On Wednesday, 26th of October 2022, members of the Volta-Eastern Zone of the Ghana Academy of Nutrition and Dietetics (GAND) in collaboration with the other Advocating for Health (A4H) project partners embarked on a float around the principal streets of Ho. The float was convened by Prof Francis Zotor, a professor of Public Health Nutrition in UHAS, and a Coalition member on the Advocating for Health (A4H) Project.
The float had one hundred and seventy- seven (177) participants which included students and lecturers from the University of Health and Allied Sciences, nutritionists, dietitians and nurses from the Ho Teaching Hospital.
The float started at the Ho Teaching Hospital with an address by Prof Zotor, and interviews by the media present. Participants shared useful information on the sugar-sweetened beverages (SSBs), with people along the streets using placards and distributing hand fliers. They spoke to traders, drivers, artisans, hawkers, shop attendants, market women.
During the float, the general public, especially parents with children, were urged to desist from patronizing SSBs. According to Professor Zotor, the leader of the floaters, SSBs are liquids that are sweetened with various forms of added sugar like brown and white sugar, corn sweetener, corn syrup, molasses, raw sugar and many others. These beverages are bought everywhere by both the poor and the rich because they are sweet and very affordable but have adverse effects on the society especially children.
“The rich and the poor can afford to purchase and use them. In homes, one can easily wipe the tears of a crying child since SSB readily compensates for that matter. These SSBs are liquids that are sweetened with various forms of added sugars like white or brown sugar, corn sweetener, corn syrup, dextrose, fructose, glucose, high-fructose corn syrup, honey, lactose, malt syrup, maltose, molasses, raw sugar, and sucrose. They usually come in the form of regular soda (not sugar-free), fruit drinks, sports drinks, energy drinks, sweetened waters, as well as coffee and tea beverages with added sugars,” he said.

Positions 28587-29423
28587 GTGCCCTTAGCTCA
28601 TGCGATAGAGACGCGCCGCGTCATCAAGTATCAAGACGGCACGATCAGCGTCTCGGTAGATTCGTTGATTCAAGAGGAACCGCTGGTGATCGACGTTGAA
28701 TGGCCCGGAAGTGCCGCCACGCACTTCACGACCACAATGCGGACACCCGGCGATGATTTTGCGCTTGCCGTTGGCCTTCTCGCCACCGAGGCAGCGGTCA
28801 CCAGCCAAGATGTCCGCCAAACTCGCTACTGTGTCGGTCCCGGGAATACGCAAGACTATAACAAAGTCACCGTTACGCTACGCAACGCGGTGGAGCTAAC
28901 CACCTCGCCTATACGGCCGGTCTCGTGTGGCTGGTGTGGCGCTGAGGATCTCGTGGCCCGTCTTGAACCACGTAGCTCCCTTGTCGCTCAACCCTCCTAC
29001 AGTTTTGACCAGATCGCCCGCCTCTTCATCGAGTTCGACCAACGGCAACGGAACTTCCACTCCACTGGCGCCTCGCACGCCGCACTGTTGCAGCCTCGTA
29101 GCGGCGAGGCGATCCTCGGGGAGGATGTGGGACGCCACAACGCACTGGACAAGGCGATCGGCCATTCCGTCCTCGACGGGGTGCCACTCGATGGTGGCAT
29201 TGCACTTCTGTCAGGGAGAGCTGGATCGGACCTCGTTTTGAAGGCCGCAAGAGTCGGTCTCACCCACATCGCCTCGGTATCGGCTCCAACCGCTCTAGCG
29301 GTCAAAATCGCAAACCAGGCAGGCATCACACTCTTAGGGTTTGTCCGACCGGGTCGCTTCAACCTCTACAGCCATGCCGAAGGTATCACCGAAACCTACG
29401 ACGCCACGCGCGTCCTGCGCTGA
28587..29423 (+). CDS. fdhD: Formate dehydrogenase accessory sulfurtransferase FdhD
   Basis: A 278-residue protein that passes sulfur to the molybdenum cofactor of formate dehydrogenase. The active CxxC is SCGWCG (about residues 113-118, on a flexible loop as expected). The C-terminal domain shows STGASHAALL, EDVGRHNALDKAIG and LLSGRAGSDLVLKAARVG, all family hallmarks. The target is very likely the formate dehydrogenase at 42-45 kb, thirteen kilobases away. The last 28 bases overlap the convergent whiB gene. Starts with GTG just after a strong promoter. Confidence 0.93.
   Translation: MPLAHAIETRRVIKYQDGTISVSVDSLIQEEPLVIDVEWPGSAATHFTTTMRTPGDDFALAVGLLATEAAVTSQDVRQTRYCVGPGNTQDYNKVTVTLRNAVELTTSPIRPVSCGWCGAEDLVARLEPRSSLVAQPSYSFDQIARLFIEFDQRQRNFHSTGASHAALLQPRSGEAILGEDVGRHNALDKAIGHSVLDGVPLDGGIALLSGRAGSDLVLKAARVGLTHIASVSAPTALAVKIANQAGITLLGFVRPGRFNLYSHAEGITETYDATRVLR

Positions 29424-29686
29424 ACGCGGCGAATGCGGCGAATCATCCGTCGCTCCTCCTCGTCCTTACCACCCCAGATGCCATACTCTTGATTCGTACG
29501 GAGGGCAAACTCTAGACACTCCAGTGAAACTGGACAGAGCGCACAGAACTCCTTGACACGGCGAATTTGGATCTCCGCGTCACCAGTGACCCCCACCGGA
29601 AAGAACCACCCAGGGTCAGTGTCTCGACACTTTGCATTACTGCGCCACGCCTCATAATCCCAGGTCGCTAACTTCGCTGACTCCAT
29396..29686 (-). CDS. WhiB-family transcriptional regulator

Prof Zotor noted that unfortunately, in Ghana and other low middle income countries (LMICs), SSBs have become an attractive market for beverage companies owing to the rapid economic growth of middle class, and youthful populations. He noted that over 70% of Africa’s population is under 30 years old and it is worrying when one considers what effect these sugar-sweetened beverages would have on the next generation.
“There is a plethora of research that has linked the consumption of sugar-sweetened beverages to the increase of non-communicable diseases (NCDs) such as obesity, type 2 diabetes, heart disease, high blood pressure, stroke, kidney diseases, non-alcoholic liver disease, strange cancers, most of which could lead to sudden and untimely deaths. “Studies have shown that tooth decay and cavities, gout, and a type of arthritis are also associated with excessive consumption of sugar-sweetened beverages,” Professor Zotor said. He noted that the consumption of sugar creates neurological changes in the brain that also occur with addictive drugs which releases chemicals that create euphoria and pleasurable feeling and thus might be expected to have addictive potential. Africa by 2030 will be spending in excess of $4 billion on health alone, money which can be used for other things.
Prof Zotor called for active engagement of all stakeholders as a first step to putting a stop to SSBs.
“The time has come to openly have discussions on the impact of sugar on our overall health and well-being. Ghana and Africa-wide need consensus building and the promotion of local actions as well as innovations for addressing sugar-sweetened beverages in our urban and rural communities, the time to act is now here,” said Vice President of the Ghana Academy of Nutrition and Dietetics, Mr.Percival Agordoh.
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